After an interesting night at the Holiday Inn in Port Moresby, complete with power failures, police activity outside the hotel and some rather loud screaming in the hallways and ridiculous hours, we departed the hotel for the airport at 5.30am to catch our flight to Popondetta.
We were all very excited and pumped at the airport. We met another trekking group from Victoria who were on the same flight, doing the track in 8 days instead of 9 and who we would ultimately chase down over the next week. It did turn out to be a little competitive…. well according to one of our own Melbourne buddies, Joe, it was imperative that we beat them!
Our flight to Popondetta was fairly uneventful, apart from the stifling conditions in the cabin, the view was spectacular coming over the Owen Stanley ranges. Now THAT was a real mountain range…everything looked so green and beautiful!
Renea and I were more than a little relieved to land, I kept thinking about that terrible accident that was on Australian Story some years back where a charter flight crashed into the ranges. But Renea was hanging on tightly to her travel angel, and we made it safely to the ground!
Getting off the plane at Popondetta, we were greeted by a wall of humidity, a mass of locals waiting to meet us and a group of trekkers who had just finished the track, waiting to fly back to Port Moresby. Renea and I were busting to go to the loo, but after checking out the airport toilet, we decided to wait. Little did we know at the time, but this would turn out to be our worst toilet experience of the trek! I’ll spare you the gory details…
Organised chaos prevailed for a while as our group and the Victorians were assigned our transport for the 4 hour drive to Kokoda. We were warned about this trip and advised to ‘bring something soft to sit on’… oh yes..our fit little bums were in for an unexpected experience from the get go!
So we all boarded the bus (albeit an open aired, very basic troop carrier), and set off down the road to Kokoda! We were thankful our seats had actual cushions on them as we noticed the Victorians scored a bus without padding…
The trip started off on sealed roads for the first hour or so, as we passed lovely little villages and happy locals cheering and waving us on. Everyone we saw gave us a wave and a smile. It actually brought tears to my eyes. After such a long time preparing for this day, I was finally here.
Along the way, we stopped off at the Popondetta Memorial, where we learned about the service and sacrifice of Aussies, Papua New Guineans and their Allies in the battle for Buna, Gona and Sanananda.
After 4 hours on the road, we were ecstatic to reach Kokoda and stretch our legs! We unloaded our packs and left them with our porters (who we were yet to meet), and set off down to the village to look at the Kokoda battle site and museum.
After the Japanese landed at Gona, on the north coast of PNG on 21 July 1942, they advanced towards Kokoda village in late July and they were engaged by forward elements of the Papuan Infantry Battalion and the Australian 39th Infantry Battalion. The Aussies were outnumbered and despite their stubborn resistance, Kokoda fell to the larger Japanese force and by 27 August the Australian. and the few Papuan troops who had stayed with them, were forced back to Isurava.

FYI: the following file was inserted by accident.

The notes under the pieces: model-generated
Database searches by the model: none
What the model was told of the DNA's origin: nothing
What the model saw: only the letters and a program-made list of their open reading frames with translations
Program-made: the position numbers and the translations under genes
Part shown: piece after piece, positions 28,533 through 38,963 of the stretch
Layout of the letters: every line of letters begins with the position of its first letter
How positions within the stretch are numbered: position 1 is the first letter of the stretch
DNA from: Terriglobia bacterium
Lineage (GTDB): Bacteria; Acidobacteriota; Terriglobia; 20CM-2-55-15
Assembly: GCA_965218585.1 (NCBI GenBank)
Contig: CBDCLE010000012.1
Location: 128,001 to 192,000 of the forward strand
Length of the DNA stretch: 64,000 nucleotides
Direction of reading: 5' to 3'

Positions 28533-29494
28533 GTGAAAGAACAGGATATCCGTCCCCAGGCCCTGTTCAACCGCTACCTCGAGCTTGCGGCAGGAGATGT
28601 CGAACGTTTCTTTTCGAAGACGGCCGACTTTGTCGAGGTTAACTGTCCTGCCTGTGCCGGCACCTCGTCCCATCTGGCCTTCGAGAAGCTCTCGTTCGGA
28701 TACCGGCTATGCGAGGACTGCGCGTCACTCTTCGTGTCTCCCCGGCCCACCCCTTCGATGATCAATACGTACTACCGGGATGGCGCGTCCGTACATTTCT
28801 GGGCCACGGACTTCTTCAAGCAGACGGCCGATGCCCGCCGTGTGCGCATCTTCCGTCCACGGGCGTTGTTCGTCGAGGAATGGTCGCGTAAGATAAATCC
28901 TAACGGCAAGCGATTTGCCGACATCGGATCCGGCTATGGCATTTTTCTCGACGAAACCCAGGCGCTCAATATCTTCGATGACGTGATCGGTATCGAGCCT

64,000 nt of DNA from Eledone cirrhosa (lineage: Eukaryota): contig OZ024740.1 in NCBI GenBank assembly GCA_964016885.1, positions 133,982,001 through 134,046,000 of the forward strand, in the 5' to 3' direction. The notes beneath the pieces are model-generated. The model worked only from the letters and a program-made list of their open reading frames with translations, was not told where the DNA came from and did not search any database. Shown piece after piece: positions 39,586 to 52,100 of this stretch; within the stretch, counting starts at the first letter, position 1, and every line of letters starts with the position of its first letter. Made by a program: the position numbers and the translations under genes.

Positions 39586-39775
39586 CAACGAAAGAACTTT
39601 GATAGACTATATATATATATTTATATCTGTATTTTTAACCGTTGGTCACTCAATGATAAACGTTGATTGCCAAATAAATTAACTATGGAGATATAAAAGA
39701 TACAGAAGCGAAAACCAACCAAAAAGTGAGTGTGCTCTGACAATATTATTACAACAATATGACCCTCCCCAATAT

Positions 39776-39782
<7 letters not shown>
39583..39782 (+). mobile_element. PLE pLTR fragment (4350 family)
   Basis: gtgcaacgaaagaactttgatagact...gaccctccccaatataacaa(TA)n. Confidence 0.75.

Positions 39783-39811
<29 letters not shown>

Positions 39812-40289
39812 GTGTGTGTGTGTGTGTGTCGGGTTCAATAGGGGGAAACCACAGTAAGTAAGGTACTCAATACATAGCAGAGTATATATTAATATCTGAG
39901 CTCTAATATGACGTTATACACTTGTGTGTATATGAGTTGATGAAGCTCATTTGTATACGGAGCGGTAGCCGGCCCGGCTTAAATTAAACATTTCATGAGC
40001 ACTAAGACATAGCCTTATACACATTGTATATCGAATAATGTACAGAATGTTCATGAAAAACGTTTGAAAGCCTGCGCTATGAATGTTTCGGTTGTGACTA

We walked around the battle site, it was quite eerie standing on that hill, soaking up the history and what went down. I was captivated by a lone tree at the edge of the plateau which seemed to have some kind of presence. Turns out that very tree was alive during the battle and is still standing guard today…
We toured the museum and then went back to camp to have lunch and meet our personal porters. We were introduced to them all and shook each of their hands and then John Shea, our trek leader, read out who was assigned to who. My porter’s name was Max 🙂 the start of a beautiful relationship!
After hearing our war cry for the very first time, we set off on our short 2 hour walk to camp Hoi. We settled into some sort of order with our porters following closely behind each of us, setting the pattern for the next 9 days….although the order of proceedings would change slightly with the terrain we were yet to encounter. Our trusty little Melbournite Joe, was the only one in our group to carry his own pack (which meant he didn’t have a personal porter) so he adopted the lead position in the pack right behind our Lead Porter Terry..and there he would stay for the entire trek…and THAT’S a story in itself!
We reached our first campsite of the trek late in the afternoon in a little village called Hoi, in fact it was just like a little oasis in the wilderness. A picturesque pristine creek flowing through the camp, with lovely little huts dotting the landscape in the setting sun. What a wonderful first impression.
While our porters set up our tents and the cooks set about making us dinner, we headed for the creek to cool off and wash the remnants of the day away. Bangers and mash for dinner, with the biggest pot of Deb I have ever seen in my entire life!
We settled into our single man tents early as the rain came down, in preparation for our first full day of trekking. The rain continued throughout the night, getting heavier and heavier, with the creek roaring beside us, it was a restless night for me. I awoke to the swirling lights of torches and the sound of digging. I looked outside my tent to see my porter Max, quietly digging a trench around my tent in the pouring rain. Bless his cotton socks. I knew at that point, I was in good hands.
QUOTE OF THE DAY
As we were hurtling down the road to Kokoda from Popondetta in the back of the truck, after noticing water on the floor, Renae says to Frank:
“Is that your bladder leaking?”
Steps taken today: 19,770